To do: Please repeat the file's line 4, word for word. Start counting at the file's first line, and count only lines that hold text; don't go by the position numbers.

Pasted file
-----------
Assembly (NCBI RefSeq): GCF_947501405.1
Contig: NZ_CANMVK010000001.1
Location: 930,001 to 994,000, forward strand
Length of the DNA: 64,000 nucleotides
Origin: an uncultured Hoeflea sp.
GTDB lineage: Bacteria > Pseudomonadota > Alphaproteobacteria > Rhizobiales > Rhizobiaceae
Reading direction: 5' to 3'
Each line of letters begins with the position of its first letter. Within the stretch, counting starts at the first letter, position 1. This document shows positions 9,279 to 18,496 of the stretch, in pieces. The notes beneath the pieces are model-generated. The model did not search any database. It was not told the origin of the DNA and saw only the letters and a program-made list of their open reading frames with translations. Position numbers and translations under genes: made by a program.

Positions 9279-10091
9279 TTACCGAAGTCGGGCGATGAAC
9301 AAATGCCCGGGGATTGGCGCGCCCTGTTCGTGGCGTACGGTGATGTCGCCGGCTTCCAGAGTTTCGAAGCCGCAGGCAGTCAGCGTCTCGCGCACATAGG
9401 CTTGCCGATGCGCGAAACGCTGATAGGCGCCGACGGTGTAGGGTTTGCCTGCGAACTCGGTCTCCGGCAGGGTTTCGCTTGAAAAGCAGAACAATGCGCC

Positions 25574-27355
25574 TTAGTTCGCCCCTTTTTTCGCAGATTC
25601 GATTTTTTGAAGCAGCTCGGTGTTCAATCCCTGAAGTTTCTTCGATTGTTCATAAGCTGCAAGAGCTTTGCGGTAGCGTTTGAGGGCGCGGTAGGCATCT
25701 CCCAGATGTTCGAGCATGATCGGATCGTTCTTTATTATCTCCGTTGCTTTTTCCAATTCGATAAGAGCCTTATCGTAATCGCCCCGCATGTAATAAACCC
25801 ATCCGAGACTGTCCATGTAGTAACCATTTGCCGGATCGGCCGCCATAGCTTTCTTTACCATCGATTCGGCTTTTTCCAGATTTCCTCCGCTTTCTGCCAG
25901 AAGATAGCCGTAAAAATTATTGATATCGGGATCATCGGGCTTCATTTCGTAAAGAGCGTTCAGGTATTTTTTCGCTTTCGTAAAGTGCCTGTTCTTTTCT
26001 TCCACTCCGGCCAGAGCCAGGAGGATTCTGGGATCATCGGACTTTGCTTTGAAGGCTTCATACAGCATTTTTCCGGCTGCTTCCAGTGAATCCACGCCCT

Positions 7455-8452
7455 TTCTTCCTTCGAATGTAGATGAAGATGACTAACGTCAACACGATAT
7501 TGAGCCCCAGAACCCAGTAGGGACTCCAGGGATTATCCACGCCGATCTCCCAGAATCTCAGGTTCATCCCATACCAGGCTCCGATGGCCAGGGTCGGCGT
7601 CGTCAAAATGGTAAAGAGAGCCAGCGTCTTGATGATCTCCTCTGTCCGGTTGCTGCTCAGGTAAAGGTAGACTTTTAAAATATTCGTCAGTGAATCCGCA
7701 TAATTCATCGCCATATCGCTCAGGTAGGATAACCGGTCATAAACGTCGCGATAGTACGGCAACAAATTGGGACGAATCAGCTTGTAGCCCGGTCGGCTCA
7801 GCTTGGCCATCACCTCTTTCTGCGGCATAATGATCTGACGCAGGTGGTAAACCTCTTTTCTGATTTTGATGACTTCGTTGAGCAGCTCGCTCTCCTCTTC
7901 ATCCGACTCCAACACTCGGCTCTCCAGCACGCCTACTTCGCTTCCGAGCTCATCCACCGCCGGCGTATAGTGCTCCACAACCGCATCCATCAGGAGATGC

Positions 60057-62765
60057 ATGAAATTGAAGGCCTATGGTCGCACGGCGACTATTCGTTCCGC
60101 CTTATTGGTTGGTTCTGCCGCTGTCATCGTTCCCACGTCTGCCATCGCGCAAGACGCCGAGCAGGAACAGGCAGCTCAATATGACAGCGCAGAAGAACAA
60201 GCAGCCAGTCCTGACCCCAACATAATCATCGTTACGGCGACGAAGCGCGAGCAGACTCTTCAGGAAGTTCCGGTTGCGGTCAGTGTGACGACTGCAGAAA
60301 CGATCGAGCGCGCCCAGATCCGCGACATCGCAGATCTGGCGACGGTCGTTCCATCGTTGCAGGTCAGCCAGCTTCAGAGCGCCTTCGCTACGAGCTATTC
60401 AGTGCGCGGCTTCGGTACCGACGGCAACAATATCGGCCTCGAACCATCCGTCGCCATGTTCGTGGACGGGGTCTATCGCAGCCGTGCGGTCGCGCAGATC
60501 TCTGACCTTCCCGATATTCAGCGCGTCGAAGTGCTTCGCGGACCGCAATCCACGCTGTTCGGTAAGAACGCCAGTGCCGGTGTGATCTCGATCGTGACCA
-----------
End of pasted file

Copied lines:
Length of the DNA: 64,000 nucleotides